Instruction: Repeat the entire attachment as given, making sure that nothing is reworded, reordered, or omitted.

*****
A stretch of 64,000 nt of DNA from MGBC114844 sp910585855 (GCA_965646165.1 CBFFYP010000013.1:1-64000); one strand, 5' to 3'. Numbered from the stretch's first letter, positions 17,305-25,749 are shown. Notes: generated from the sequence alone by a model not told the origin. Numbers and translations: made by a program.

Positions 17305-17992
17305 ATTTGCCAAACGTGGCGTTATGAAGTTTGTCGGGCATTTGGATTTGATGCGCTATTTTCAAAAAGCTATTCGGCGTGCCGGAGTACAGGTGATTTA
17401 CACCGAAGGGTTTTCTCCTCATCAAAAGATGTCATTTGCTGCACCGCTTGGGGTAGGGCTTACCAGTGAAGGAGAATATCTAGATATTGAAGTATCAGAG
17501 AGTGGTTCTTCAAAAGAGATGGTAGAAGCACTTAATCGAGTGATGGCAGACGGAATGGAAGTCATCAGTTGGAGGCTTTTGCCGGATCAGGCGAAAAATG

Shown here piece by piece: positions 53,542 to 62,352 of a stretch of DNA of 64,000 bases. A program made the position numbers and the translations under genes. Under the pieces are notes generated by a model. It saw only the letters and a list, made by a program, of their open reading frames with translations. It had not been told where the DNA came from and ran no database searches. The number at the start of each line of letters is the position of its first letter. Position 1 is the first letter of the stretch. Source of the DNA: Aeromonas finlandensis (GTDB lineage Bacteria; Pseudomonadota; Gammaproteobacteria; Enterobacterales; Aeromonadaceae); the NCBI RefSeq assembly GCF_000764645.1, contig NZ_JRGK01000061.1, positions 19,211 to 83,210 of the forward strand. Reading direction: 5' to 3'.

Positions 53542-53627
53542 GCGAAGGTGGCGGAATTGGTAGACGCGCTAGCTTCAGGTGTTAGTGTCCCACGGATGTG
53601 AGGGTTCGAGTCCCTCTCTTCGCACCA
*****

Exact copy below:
A stretch of 64,000 nt of DNA from MGBC114844 sp910585855 (GCA_965646165.1 CBFFYP010000013.1:1-64000); one strand, 5' to 3'. Numbered from the stretch's first letter, positions 17,305-25,749 are shown. Notes: generated from the sequence alone by a model not told the origin. Numbers and translations: made by a program.

Positions 17305-17992
17305 ATTTGCCAAACGTGGCGTTATGAAGTTTGTCGGGCATTTGGATTTGATGCGCTATTTTCAAAAAGCTATTCGGCGTGCCGGAGTACAGGTGATTTA
17401 CACCGAAGGGTTTTCTCCTCATCAAAAGATGTCATTTGCTGCACCGCTTGGGGTAGGGCTTACCAGTGAAGGAGAATATCTAGATATTGAAGTATCAGAG
17501 AGTGGTTCTTCAAAAGAGATGGTAGAAGCACTTAATCGAGTGATGGCAGACGGAATGGAAGTCATCAGTTGGAGGCTTTTGCCGGATCAGGCGAAAAATG

Shown here piece by piece: positions 53,542 to 62,352 of a stretch of DNA of 64,000 bases. A program made the position numbers and the translations under genes. Under the pieces are notes generated by a model. It saw only the letters and a list, made by a program, of their open reading frames with translations. It had not been told where the DNA came from and ran no database searches. The number at the start of each line of letters is the position of its first letter. Position 1 is the first letter of the stretch. Source of the DNA: Aeromonas finlandensis (GTDB lineage Bacteria; Pseudomonadota; Gammaproteobacteria; Enterobacterales; Aeromonadaceae); the NCBI RefSeq assembly GCF_000764645.1, contig NZ_JRGK01000061.1, positions 19,211 to 83,210 of the forward strand. Reading direction: 5' to 3'.

Positions 53542-53627
53542 GCGAAGGTGGCGGAATTGGTAGACGCGCTAGCTTCAGGTGTTAGTGTCCCACGGATGTG
53601 AGGGTTCGAGTCCCTCTCTTCGCACCA